The Cocktail That’s Killing Lil Wayne
Is excessive consumption of codeine-containing cough syrup responsible for recurrent seizures suffered by the rap star Lil Wayne?
As reported by the gossip site TMZ, earlier this week the performer suffered two seizures while on a private plane en route from Milwaukee to California. After being forced to land in Nebraska, their sources indicate Lil Wayne refused medical care after a first seizure, only to suffer another one minutes after his plane took off again.
In a related report, TMZ also cites witnesses who claim to have seen the rapper consuming large amounts of cough syrup containing codeine during a club appearance in Milwaukee—three entire 16 oz. bottles, to be exact.
Codeine is a narcotic painkiller that is also used as a cough suppressant. (Its use in children is dangerous, and I do not prescribe it for my patients.) It is converted to the drug morphine in the liver and, like all medications in the opioid category, can have mood-altering effects. Like all opioids, overdose can have serious consequences, including death.
As is often the case, reports of celebrity excess can be challenging to confirm. Obviously, Lil Wayne is not a patient of mine, and I cannot speak authoritatively about his medical care. However, this is not the first time his health has been threatened by imbibing a hazardous drug cocktail.
As reported by The Daily Beast in 2013, he suffered a combination of seizures that required hospitalization. Sources close to him expressed concern about his recreational consumption of codeine-containing cough syrup, which is one of the central ingredients in a cocktail popular among rappers called “lean” (codeine, Sprite, and Jolly Ranchers). He himself had acknowledged difficulty quitting the habit several years earlier, saying that trying to do without it felt like “death in your stomach.”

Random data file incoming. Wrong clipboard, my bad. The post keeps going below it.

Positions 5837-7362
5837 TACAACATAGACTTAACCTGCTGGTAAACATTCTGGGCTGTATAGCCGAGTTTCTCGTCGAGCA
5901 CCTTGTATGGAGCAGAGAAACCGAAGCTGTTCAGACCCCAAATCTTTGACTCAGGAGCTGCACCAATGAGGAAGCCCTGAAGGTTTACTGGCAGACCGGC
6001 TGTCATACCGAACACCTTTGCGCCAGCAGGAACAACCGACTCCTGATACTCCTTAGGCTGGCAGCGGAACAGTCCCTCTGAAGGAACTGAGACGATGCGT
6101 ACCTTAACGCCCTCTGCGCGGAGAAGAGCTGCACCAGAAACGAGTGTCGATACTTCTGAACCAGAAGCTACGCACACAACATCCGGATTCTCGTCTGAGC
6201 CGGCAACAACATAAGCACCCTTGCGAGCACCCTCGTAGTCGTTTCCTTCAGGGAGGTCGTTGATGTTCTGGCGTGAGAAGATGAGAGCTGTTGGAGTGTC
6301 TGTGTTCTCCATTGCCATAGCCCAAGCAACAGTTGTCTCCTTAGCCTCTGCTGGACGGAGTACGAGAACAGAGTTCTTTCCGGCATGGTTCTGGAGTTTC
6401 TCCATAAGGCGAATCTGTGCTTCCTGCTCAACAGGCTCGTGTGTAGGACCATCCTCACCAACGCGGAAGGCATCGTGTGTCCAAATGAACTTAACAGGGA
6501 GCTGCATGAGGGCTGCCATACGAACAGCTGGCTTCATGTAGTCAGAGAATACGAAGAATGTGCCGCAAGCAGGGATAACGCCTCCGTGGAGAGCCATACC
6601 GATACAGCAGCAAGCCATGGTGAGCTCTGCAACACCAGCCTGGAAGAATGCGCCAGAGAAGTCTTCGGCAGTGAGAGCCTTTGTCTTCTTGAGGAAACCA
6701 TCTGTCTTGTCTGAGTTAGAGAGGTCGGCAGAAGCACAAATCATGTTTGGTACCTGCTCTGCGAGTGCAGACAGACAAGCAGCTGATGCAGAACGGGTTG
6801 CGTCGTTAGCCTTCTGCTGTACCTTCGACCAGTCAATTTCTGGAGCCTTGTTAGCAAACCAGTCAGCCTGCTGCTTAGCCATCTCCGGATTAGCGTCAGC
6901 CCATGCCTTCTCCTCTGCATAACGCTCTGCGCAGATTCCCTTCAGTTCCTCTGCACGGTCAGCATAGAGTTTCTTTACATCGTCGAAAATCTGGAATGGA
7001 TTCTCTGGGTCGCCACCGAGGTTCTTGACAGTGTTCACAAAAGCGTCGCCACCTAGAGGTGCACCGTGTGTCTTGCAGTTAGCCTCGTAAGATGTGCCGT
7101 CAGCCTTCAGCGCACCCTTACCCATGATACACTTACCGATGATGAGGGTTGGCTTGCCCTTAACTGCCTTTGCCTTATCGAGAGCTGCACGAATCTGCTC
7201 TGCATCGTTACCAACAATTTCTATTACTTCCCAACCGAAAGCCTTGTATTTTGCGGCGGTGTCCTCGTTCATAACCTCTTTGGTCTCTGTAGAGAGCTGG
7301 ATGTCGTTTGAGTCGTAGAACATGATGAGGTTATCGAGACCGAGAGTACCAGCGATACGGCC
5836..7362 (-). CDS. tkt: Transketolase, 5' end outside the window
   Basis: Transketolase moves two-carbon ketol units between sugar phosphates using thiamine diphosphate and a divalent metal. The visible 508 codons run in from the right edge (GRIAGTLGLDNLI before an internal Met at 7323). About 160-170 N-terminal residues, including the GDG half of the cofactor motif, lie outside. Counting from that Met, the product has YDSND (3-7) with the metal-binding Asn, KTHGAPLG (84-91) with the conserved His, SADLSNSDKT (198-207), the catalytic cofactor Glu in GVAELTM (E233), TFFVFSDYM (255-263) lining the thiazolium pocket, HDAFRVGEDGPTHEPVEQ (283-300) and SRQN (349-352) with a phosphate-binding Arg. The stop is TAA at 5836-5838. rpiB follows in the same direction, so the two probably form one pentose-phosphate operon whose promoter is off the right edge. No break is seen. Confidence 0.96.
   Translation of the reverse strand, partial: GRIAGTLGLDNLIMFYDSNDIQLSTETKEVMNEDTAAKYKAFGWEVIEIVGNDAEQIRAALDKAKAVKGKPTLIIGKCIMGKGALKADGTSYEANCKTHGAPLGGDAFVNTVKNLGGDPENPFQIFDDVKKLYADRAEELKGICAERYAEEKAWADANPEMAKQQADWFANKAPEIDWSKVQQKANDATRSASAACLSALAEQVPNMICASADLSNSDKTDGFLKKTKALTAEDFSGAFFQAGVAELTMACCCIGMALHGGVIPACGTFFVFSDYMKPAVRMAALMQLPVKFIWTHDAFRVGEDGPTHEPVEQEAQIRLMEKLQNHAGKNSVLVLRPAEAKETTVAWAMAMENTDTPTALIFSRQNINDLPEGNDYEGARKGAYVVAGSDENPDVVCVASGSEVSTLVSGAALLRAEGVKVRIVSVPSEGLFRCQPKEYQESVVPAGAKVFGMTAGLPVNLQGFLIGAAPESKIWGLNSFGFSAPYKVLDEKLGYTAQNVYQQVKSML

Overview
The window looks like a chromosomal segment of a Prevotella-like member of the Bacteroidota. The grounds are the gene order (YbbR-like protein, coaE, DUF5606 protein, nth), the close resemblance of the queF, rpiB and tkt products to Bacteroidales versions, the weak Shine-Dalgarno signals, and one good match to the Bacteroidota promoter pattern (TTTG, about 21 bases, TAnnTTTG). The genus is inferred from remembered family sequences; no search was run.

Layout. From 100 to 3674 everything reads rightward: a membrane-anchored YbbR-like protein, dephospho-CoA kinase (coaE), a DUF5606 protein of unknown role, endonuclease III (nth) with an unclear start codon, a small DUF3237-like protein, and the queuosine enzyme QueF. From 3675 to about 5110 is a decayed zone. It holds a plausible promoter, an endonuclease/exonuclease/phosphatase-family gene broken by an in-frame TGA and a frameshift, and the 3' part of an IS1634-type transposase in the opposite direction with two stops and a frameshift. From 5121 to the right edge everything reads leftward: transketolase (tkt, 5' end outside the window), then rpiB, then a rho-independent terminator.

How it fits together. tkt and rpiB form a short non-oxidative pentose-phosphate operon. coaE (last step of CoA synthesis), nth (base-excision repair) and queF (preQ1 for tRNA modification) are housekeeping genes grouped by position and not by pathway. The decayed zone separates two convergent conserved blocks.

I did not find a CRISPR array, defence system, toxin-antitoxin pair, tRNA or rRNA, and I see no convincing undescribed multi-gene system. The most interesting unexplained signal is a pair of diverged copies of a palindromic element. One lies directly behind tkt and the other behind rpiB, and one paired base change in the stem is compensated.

Seizures are not listed among the common symptoms of codeine overdose. The primary hazard is suppression of a person’s drive to breathe. If a high enough dose is taken, patients can lapse into a coma or die. Such an overdose resulted in the death of Pimp C, a rapper who had alluded to his own affinity for lean in the track “Sippin’ on Some Syrup.”
The degree to which codeine may have played a role in Lil Wayne’s seizures is difficult to say. Given that his comments about the difficulty of quitting cough syrup date to 2008, it is very possible he’s developed a chemical dependence to it, and seizures have been reported as a complication of opioid withdrawal. Lil Wayne has also claimed he suffers from epilepsy, and once told MTV News’ Sway Calloway, “No warning, no nothing, I don’t feel sick. I get headaches real bad. And the headaches? I didn’t get no headaches or nothing.”
But even if ultimately lean has nothing to do with Lil Wayne’s seizures specifically, recreational consumption of codeine is terribly dangerous. The music world is still coming to grips with the loss of Prince, whose death was attributed to accidental overdose of the opioid Fentanyl. While that pain medication is far more potent than cough syrup, both drugs are in the same class. Both carry substantial risk for addiction and potentially fatal overdose.
I never order narcotic-containing cough suppressants for my patients because the risks outweigh the benefits, and that’s presuming that their parents would give the medications only within the boundaries of the dosing I prescribed. People who consume the syrup as some kind of beverage are doing so outside even those boundaries, and taking a substantial risk with their health.
No narcotic is safe for recreational use. No narcotic should be sipped as a cocktail. All narcotics have the potential to severely harm those who take them, even in something that seems as harmless as cough syrup.
Whether or not Lil Wayne’s seizures are due to excessive consumption of lean is hard to say at this time. But it doesn’t matter in the end. If he’s drinking it as has been reported, he needs to stop. Codeine overdose can be fatal, even if seizures aren’t part of the picture.